How To Cope As A Fourth Year

6th March 2017 Leigh Horan London Life

Image of fourth year students

Studying for a degree can be challenging, but that’s not to say it’s without its merits. University provides the perfect opportunity for opening your mind to new experiences and new people, making both memories and friends to last you a lifetime. However, in the UK, the standard three-year degree means those on four-year courses could be left feeling in the lurch as friends they’ve made over the years suddenly move away in the pursuit of new ventures. As well as this, another year of further education can be difficult to process, especially when it feels like everyone else is moving on with their lives. To help you get past the negative feelings you may be experiencing, we’re investigating some of the best ways to cope as a fourth-year university student.

Get stuck in from the start

It’s easy to make friends with people on your course when they’re the ones you’re sat next to in lectures and seminars every day. Most people will advise you to make friends outside of your course, as it’s nice to have friends who have interests different from your own, and who can offer you new experiences you might not have come across otherwise. Obviously, this is also something we recommend, but if you’re undertaking a four-year course, then it makes sense to make friends with those people who will be there for your final year, too. There’s nothing harder than suddenly finding yourself alone, and university can sometimes be isolating. To prevent you from flying solo in your final year of studies, make sure you’ve got a few shoulders to lean on in your course or other four year long courses.

Don’t lose your head

Image of stressed fourth year student

 

If your fourth year has been a bit of a struggle, either because your friends graduated last year, or because your workload is getting the better of you, then don’t feel like you have to struggle alone. Your university will have a support network for you to lean on in times of need, and talking to someone impartial about what’s bothering you can be a massive help. If your studies are becoming too much, you can always talk to your course supervisors to see if you can get extensions or to see if they can offer you any extra help.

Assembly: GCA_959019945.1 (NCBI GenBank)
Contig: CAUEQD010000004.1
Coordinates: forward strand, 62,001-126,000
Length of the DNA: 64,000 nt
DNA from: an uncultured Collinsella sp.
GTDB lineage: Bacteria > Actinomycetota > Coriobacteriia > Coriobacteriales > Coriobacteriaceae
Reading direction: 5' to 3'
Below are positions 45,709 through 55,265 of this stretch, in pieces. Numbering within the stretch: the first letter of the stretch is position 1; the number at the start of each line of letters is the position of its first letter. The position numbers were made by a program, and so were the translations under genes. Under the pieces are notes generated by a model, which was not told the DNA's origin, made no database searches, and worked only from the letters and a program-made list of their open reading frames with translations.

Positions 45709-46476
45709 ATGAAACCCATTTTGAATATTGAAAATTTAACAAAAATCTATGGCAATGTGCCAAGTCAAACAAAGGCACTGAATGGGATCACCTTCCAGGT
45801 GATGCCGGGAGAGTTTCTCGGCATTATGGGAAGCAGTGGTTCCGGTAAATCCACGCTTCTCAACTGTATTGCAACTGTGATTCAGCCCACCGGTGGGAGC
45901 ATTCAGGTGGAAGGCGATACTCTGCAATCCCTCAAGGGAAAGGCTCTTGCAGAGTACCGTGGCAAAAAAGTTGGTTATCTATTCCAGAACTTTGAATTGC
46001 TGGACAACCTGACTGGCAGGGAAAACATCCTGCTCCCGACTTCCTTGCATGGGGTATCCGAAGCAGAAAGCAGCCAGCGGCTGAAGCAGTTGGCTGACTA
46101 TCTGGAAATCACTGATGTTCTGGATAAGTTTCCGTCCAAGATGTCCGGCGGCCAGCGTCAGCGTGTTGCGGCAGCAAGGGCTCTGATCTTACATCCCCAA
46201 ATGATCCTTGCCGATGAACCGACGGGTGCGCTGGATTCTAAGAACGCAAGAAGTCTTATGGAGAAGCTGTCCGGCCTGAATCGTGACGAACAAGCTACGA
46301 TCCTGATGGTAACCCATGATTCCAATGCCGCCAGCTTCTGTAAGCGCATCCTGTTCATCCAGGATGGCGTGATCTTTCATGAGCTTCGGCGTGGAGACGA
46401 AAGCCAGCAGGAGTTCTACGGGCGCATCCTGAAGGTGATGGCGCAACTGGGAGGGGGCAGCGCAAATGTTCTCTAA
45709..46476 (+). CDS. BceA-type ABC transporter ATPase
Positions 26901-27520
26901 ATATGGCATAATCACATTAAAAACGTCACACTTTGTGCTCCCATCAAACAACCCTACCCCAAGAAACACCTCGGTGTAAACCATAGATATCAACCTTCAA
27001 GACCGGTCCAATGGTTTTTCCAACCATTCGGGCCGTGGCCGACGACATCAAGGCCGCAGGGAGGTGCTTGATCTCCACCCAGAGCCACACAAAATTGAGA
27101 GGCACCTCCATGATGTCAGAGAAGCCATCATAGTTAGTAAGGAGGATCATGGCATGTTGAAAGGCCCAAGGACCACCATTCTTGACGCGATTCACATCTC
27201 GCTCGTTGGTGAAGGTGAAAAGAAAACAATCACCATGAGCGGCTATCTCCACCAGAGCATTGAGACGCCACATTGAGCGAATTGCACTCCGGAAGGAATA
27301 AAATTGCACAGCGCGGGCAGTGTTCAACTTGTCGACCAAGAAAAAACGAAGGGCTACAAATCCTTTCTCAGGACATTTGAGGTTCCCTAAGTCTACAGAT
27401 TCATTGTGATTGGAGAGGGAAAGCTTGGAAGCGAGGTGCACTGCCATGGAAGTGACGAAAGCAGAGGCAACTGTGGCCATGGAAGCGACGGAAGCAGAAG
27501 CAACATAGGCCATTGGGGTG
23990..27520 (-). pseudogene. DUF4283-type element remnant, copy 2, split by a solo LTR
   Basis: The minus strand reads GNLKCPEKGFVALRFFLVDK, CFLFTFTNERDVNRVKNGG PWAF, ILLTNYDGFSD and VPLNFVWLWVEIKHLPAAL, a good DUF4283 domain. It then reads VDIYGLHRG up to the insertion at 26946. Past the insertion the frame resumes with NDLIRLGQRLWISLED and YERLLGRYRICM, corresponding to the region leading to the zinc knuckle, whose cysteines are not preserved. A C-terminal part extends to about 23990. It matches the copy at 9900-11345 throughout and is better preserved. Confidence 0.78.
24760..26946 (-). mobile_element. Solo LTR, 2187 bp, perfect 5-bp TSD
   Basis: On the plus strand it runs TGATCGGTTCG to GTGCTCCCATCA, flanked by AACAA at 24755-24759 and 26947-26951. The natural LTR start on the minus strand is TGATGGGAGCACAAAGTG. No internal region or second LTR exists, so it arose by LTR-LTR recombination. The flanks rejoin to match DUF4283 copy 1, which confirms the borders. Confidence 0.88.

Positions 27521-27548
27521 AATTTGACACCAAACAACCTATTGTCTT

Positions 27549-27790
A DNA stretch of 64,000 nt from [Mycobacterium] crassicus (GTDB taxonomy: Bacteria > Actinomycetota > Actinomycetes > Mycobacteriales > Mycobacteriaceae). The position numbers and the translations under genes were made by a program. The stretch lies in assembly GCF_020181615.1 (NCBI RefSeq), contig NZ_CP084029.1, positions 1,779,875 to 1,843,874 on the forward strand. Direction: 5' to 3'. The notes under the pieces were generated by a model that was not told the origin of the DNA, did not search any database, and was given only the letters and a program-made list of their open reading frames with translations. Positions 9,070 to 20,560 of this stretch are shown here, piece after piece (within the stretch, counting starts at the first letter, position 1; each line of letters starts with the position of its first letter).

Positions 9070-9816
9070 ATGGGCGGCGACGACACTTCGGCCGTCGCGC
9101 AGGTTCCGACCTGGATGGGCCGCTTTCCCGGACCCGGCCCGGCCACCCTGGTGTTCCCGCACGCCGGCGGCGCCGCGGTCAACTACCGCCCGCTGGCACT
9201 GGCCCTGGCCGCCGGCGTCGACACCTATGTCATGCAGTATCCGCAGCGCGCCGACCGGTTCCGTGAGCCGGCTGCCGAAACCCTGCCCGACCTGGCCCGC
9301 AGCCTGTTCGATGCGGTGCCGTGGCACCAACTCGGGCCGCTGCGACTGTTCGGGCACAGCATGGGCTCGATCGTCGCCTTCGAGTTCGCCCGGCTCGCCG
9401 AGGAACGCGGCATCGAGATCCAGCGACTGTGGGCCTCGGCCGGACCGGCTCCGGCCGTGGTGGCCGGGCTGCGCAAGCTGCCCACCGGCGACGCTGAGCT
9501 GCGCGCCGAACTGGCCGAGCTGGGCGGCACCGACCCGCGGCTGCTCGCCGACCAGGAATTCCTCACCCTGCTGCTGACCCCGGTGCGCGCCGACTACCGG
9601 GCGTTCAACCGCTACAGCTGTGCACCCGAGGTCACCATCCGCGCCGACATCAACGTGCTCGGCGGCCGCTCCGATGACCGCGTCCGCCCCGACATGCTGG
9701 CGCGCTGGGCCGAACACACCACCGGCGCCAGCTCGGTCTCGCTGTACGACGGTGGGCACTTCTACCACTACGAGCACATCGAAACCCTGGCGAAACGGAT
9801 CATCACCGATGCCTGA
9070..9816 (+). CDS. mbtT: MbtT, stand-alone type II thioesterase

Get your railcard out

Just because your friends have moved away to pastures new doesn’t mean you’ll never see them again. In fact, university is the ideal time to visit people, as your schedule is likely to be much more relaxed than when you have started your career. If you’re feeling blue or just fancy an exciting trip to another corner of the country – or even another country! – Then it’s time to pack your bags and take a break from your studies. If you don’t have the funds for a trip, then make a Skype date with friends or family to make sure you’re staying in touch.

Image of friends on skype date

 

Make new friends

If most of your friends graduated last year, or you just haven’t met people you find you gel with as well as you’d like, then it’s never too late to begin the process of making new friends. Living in London means you’re surrounded by tonnes of people, all with diverse interests, backgrounds and talents. Getting to know these potential friends could be as simple as joining a team or a club or deciding to attend a dance class you always wanted to try. There are a thousand ways to get to know new people in the capital, and there’s no better time than now to experience new things.

How are you coping with fourth year? Let us know in the comments.

Leigh Horan

Leigh Horan

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